A new biker gang is roaming the streets of Richmond Hill, Queens. This crew of mostly teenagers can be seen riding along 103rd Avenue just west of the Van Wyck Expressway. The bikes roar, but the booming sound has nothing to do with engines — because there are no engines. They are ordinary bicycles, not motorcycles, although these contraptions look and sound more like rolling D.J. booths. They are outfitted with elaborate stereo systems installed by the youths.
“This one puts out 5,000 watts and cost about $4,000,” said Nick Ragbir, 18, tinkering with his two-wheeled sound system, with its powerful amplifier, two 15-inch bass woofers and four midrange speakers. It plays music from his iPod and is powered by car batteries mounted on a sturdy motocross bike.
The riders are of Guyanese and Trinidadian background. In those countries, turning bicycles into rolling outdoor sound systems is a popular hobby.
“It’s really big where I come from in Trinidad,” Mr. Ragbir said. “When I first came to New York, I started with two little speakers. People here thought I was crazy because no one here has really ever seen it, except maybe for some Spanish dudes with a radio strapped to their handlebars.”
He added: “People say, ‘It’s the next best thing to having a system in a car.’ But it’s better because you don’t even have to roll down the windows.”
Mr. Ragbir and his brother, Elvis Ragbir, 22, and their friends build and maintain their combination bike-stereos in a garage on 103rd Avenue near 130th Street. Many say they finance their hobby by installing car stereos and doing other such handiwork.
They hit the streets on warmer days and spend other days in the garage tinkering with their bikes.
Inside, one can hear the whirring of power tools, conversation in heavy Caribbean accents and the occasional testing of a sound system. They make custom cabinets of wood or plastic to house the systems. Most of the bikes have decorative lighting and some have DVD screens for viewing while riding.
Stephan Sonnylal, 17, worked on his yellow Mongoose motocross bicycle, bearing a 200-pound system, which features a 50-CD changer bearing a map of Trinidad. It puts out 3,000 watts of power and has three 10-inch speakers, a bank of midrange speakers and two tweeters. It cost $800, he said.
Clint Hasnoo, 17, has a 1,600-watt system with four midrange speakers.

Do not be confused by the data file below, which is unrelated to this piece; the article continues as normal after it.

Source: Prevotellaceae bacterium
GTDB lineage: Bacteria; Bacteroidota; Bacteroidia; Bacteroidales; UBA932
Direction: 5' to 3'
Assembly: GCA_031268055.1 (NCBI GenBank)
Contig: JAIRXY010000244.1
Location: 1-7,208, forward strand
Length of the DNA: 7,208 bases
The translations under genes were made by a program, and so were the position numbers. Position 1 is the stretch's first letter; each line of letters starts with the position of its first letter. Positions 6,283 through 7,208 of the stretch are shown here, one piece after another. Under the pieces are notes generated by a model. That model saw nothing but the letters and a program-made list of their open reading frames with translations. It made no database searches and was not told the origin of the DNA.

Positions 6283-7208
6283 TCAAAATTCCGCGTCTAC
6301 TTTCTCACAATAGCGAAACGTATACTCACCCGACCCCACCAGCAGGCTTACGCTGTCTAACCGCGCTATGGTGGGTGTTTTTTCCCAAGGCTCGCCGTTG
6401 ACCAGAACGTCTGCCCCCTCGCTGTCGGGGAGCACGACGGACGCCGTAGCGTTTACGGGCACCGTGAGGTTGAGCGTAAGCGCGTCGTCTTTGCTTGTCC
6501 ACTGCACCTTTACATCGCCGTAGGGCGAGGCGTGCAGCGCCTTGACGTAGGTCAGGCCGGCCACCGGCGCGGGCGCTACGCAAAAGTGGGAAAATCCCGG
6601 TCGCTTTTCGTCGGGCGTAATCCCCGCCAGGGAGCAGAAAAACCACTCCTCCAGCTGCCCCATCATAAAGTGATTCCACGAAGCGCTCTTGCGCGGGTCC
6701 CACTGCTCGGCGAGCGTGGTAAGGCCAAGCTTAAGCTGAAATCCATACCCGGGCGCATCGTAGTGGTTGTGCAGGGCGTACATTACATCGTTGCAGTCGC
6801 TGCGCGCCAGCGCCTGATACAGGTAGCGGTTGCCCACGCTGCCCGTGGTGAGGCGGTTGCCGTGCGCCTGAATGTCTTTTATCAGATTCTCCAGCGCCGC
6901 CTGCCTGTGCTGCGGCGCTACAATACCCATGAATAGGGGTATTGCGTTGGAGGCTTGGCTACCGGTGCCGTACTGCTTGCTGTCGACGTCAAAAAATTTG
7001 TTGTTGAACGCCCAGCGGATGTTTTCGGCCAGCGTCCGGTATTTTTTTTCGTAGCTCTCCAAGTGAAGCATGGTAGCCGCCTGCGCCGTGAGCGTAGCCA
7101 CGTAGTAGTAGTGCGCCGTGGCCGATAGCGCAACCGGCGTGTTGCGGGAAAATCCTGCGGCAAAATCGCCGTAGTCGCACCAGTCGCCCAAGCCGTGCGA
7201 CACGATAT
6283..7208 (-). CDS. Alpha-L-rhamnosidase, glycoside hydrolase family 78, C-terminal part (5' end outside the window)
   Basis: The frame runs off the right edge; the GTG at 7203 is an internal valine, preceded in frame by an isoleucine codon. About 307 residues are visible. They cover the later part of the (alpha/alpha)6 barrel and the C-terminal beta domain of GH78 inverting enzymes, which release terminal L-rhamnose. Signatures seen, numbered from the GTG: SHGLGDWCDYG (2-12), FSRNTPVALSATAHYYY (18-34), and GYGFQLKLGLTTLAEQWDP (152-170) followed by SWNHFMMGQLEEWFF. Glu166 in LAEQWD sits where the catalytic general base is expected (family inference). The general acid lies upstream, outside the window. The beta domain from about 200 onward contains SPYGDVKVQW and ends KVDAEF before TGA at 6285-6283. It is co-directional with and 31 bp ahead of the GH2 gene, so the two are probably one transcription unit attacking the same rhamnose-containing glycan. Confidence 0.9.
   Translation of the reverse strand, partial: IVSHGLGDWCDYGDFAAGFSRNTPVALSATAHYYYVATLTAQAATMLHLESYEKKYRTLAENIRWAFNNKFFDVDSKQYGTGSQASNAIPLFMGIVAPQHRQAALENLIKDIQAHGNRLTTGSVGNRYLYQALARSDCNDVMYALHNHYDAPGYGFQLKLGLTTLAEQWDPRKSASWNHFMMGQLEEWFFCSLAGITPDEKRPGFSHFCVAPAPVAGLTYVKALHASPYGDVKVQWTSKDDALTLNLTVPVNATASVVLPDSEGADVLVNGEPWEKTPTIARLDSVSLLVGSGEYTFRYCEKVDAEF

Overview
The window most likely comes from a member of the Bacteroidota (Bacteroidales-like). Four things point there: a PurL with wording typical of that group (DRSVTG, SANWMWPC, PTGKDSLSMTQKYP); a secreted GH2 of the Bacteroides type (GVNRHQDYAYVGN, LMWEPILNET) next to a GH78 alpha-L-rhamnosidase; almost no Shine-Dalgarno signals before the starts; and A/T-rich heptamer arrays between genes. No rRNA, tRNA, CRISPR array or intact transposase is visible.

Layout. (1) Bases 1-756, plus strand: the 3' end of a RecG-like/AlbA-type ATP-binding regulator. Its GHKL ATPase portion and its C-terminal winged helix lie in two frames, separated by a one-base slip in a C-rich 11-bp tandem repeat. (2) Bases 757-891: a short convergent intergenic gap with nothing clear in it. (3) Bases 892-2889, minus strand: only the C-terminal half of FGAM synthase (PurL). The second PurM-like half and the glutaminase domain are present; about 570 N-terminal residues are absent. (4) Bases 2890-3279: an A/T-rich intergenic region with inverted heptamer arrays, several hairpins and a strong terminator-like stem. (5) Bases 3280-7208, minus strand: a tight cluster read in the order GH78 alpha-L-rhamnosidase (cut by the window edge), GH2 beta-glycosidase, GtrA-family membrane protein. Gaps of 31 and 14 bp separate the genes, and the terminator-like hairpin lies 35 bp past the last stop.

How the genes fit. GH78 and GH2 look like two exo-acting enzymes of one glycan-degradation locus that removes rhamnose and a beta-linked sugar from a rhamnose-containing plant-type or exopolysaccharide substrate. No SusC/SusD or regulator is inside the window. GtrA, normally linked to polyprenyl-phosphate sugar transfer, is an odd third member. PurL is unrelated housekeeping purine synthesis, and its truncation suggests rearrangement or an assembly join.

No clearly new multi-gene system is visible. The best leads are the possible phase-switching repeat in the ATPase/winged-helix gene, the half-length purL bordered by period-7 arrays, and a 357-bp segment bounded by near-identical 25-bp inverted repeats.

Nick Ragbir showed off his new bike, equipped with a sleek 1,500-watt system with the stereo and speakers encased in clear plastic custom boxes. The car battery and the console are mounted on the handlebars, and the four midrange speakers are mounted in the center of the bike frame.
“It’s not as powerful but it’s easier to ride around,” Mr. Ragbir said.
Usually, the stereos crank out heavy Caribbean beats, but Mr. Ragbir cranked up the new system, which was playing a 1980s hit by the Outfield — “I Don’t Want to Lose Your Love Tonight” — and the near-deafening music had his friends bobbing their heads as they worked on their bikes.
The bikers said they have heard no complaints about the noise they make from residents or people they pass. And although there is a city law which says a summons may be issued if a person operates a personal audio device, like a radio, heard from up to 25 feet away, the bikers’ mobile stereos are less likely to attract attention because the noise does not persist in one place very long.
Mohan Samaroo, 19, has a system mounted on his sturdy Mongoose, with four 12-inch speakers that can handle the 5,000 watts. There are extra braces resting on training wheels, which can support the heavy system and also an extra rider standing on the back. When the bike cruises down the street with Mr. Samaroo standing, he said, he looks like a D.J. behind a sound system at a nightclub.
“We measured it at a car show,” he said. “It’s 150 decibels.”
The group rides in packs, each taking turns playing his sound system. Sometimes, the riders cruise down Atlantic Avenue to a McDonald’s, where car aficionados gather.
“People look at us like we’re crazy because no one’s really seen it here,” said Nick Ragbir, who with Mr. Samaroo formed a business called Legal Intentionz to install stereos on bikes.
“Some guy hired me to build them for his kids,” he said. “Now a lot of people want them.”
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